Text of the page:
If China could have bought this much gold secretly without anyone knowing, who is to say that they haven’t bought more than this and are just not saying anything about it? Just something I thought I would offer for consideration.
CIGA Dr. Bob
Or sold dollars instruments?
Chinese Purchase Could Lead to Structural Shift in Gold Holdings, Says WGC
On Friday April 24, 2009, 1:49 pm EDT
NEW YORK & LONDON–(BUSINESS WIRE)–News that China has increased its gold holdings by more than 75% is a clear indication of the critical role that gold plays in central bank reserves, World Gold Council said today.
Welcoming the announcement by China’s State Administration of Foreign Exchange (SAFE) that the country’s official gold reserves have risen from 600 tonnes in 2003 to 1,054 tonnes, the CEO of World Gold Council, Aram Shishmanian, said:
“The Chinese government’s decision further demonstrates the leadership it is increasingly taking and its public recognition of gold’s proven role as a store of value and portfolio diversifier. We are closely monitoring developments at other central banks to determine whether they will follow China’s bold and thought-leading move, particularly those in Asia.
Dear Mr. Sinclair,
The grim reaper strikes again: Friday evening, four more banks were closed by the regulators, but I take note of a "new twist"
“…The Federal Deposit Insurance Corp. said it could not find a buyer for First Bank of Beverly Hills, and would pay its nearly $1 billion in insured deposits directly. (The bank had about $179,000 in uninsured deposits). The failure is estimated to cost the agency about $394 million.”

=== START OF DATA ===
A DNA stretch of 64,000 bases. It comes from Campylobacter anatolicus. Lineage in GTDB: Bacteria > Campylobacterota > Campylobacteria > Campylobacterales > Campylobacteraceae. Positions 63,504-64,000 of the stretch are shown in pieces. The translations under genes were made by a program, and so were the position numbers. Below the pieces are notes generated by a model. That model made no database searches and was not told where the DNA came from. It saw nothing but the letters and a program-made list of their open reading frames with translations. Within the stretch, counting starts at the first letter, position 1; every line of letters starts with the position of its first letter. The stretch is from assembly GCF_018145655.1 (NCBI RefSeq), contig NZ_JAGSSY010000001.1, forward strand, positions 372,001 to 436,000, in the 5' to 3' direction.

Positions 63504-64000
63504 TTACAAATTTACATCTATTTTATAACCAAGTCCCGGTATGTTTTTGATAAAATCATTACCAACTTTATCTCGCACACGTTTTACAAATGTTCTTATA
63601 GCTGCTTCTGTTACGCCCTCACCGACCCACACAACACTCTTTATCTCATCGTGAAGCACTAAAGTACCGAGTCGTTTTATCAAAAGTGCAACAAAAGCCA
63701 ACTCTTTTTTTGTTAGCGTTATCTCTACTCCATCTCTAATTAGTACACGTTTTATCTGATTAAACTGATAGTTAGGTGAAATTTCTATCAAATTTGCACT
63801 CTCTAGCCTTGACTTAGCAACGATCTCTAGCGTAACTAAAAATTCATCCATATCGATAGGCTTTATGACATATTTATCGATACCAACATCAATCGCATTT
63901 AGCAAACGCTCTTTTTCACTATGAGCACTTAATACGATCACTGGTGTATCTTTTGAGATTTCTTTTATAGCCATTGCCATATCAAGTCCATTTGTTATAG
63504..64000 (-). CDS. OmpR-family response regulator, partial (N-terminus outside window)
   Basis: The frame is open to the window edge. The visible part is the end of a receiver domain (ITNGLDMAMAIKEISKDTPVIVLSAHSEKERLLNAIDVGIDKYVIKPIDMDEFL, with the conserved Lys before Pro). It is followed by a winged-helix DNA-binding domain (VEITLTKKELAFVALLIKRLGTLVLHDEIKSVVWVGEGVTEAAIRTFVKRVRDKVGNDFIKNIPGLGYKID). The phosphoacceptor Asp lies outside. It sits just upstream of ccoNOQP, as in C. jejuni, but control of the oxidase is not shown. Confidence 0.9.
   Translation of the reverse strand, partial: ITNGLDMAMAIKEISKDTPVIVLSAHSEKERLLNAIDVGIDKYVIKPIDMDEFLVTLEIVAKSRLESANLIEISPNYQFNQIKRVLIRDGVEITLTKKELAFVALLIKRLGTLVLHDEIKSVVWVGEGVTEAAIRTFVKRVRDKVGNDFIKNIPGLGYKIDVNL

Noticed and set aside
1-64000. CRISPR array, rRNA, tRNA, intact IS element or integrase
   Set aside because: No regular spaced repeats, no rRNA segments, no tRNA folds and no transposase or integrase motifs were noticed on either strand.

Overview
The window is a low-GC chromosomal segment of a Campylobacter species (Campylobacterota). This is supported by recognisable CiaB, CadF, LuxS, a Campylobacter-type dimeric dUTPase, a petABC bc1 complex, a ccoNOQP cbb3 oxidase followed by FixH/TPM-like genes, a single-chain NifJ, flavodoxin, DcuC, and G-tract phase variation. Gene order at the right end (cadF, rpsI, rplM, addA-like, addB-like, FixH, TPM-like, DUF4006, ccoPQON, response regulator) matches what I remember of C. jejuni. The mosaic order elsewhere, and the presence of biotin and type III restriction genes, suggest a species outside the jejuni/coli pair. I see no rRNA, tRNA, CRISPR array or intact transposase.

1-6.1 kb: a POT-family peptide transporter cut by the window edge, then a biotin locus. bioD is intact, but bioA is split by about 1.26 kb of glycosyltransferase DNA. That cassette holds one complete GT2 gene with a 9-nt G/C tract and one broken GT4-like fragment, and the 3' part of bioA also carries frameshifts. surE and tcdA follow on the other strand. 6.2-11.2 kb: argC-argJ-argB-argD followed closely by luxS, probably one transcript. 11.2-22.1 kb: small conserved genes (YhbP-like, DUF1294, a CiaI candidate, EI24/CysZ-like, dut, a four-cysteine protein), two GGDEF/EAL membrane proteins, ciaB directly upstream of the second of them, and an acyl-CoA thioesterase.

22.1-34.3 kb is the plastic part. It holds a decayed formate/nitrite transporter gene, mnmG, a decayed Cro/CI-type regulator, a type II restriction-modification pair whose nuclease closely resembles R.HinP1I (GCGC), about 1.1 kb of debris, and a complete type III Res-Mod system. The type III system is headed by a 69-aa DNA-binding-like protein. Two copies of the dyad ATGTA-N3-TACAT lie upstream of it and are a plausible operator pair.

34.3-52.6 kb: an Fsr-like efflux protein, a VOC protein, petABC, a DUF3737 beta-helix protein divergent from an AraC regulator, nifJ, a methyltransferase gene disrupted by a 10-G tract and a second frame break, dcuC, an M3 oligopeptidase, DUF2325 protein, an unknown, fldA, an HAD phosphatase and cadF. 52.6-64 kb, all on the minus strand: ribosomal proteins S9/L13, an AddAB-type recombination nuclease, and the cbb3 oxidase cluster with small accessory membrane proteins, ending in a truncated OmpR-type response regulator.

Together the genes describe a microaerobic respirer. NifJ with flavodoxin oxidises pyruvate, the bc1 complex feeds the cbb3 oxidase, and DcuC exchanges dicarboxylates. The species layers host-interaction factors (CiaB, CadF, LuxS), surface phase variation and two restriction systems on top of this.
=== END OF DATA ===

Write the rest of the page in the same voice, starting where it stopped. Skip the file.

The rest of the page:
Four More Failures Cause $700M Loss
Four banks and thrifts totaling $2.3 billion in assets failed Friday on another busy — and expensive — night for the Federal Deposit Insurance Corp.
The failures — estimated to cost the FDIC roughly $700 million — were $1.5 billion-asset First Bank of Beverly Hills in Calabasas Calif.; $489 million-asset First Bank of Idaho FSB in Ketchum; $185 million-asset Michigan Heritage Bank in Farmington Hills; and $112 million-asset American Southern Bank in Kennesaw, Ga.
The failure toll has now hit 29 this year — four higher than the total number of collapses last year.
Despite the closures, depositors lost money in only one of the failures Friday evening. The Federal Deposit Insurance Corp. said it could not find a buyer for First Bank of Beverly Hills, and would pay its nearly $1 billion in insured deposits directly. (The bank had about $179,000 in uninsured deposits). The failure is estimated to cost the agency about $394 million.
But no customer at the smaller institutions lost a penny.
Depositors at First Bank of Idaho — which was closed by the Office of Thrift Supervision — will become customers of the main bank subsidiary of Minneapolis-based U.S. Bancorp.
U.S. Bank agreed to pay a 0.55% premium for First Bank of Idaho’s $261 million in nonbrokered deposits. (The FDIC will pay about $113 in brokered funds directly). The acquirer also will buy nearly $18 million of the failed bank’s assets, the FDIC said. The failure was estimated to cost the agency about $191 million.
The FDIC said Bank of North Georgia, in Alpharetta, paid a 0.003% premium to assume American Southern’s $55 million in nonbrokered deposits, while the agency said it would pay the bank’s $48.7 million in brokered deposits directly.
Bank of North Georgia also agreed to buy about $31 million of American Southern’s assets. The failure — the 10th in Georgia since the start of 2008 — is estimated to cost the Deposit Insurance Fund $41.9 million.
Michigan Heritage’s nonbrokered deposits — totaling about $102 million — will be assumed by Level One Bank, also in Farmington Hills, for a 1.16% premium. The FDIC will pay out the failed bank’s $50 million in brokered deposits.
Level One also agreed to buy about $46 million of the failed bank’s assets. The FDIC said the failure was estimated to cost $71 million.
Still, we’re told everything is fine
Fort Wealth Trading Co. LLC
866-443-0868 ext 104